I read about this on Mashable this morning; apparently, some people who use Google Android OS smartphones are not able to download internet tethering applications from the Android Marketplace; specifically, those who use carriers T-Mobile, Verizon Wireless, or AT&T. All indications point to the carriers being to blame, not Google.
The applications are designed to allow people with Android mobiles to access the internet via their laptops using their cell phone wireless connection. Most of the apps in question are free to users and include Wireless Tether, MyWi, and PDAnet. This is in contrast to carrier-offered tethering, which costs from $15 to $25 per month, depending upon which carrier and what data package you have.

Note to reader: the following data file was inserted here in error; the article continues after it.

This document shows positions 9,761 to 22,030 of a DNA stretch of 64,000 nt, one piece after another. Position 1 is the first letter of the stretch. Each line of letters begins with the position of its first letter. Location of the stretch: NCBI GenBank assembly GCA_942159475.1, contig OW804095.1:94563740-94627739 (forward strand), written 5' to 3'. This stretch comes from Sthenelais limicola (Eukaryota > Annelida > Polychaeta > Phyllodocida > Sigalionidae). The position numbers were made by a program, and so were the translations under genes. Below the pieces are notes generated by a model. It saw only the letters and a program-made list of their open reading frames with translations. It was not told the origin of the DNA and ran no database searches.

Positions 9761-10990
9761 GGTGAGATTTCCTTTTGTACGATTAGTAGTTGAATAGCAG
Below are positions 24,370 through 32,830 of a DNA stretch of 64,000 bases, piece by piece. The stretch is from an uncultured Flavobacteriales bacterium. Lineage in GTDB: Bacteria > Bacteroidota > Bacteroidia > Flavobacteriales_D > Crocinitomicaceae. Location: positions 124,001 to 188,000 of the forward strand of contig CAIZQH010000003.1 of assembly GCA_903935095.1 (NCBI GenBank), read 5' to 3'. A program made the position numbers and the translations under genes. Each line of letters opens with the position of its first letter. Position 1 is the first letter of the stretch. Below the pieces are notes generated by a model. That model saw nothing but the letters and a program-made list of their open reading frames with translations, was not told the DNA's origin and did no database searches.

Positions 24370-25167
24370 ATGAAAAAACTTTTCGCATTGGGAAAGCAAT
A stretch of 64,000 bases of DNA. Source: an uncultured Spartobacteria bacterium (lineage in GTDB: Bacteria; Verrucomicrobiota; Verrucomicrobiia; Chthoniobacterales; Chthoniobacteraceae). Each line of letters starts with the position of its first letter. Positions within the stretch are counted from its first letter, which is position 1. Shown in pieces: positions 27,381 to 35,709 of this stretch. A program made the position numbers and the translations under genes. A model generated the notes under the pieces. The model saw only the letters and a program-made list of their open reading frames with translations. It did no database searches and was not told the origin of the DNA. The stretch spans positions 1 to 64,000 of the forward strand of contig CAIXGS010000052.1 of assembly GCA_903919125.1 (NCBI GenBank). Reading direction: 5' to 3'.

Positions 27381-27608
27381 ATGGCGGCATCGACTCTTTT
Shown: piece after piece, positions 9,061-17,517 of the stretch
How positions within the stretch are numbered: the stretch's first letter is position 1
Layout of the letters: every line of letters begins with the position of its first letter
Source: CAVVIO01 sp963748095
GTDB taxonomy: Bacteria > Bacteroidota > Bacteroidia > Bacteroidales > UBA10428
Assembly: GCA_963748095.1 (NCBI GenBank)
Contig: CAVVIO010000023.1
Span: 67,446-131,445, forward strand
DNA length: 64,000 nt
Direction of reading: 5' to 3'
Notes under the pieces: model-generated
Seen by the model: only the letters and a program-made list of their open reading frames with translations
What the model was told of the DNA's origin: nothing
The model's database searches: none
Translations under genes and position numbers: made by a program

Obviously, the reason the carriers are blocking the apps is because they don’t want their customers getting something for free that they offer for a price. This is just a small example of what will be happening to our desktop internet before too long if ISPs get their way.
The good news is that Sprint customers are not being blocked from free tethering applications. The other good news is that, although your carrier may be blocking the apps, they cannot prevent you from running it once installed. Therefore, the trick is to find a way to get the app from the internet to your phone.
According to the Mashable article, Google has said that it is not officially blocking the applications; however, they didn’t deny that the carriers are. The question is, has Google willingly complied, has their hand been forced, or are carrier blocks circumventing Google altogether?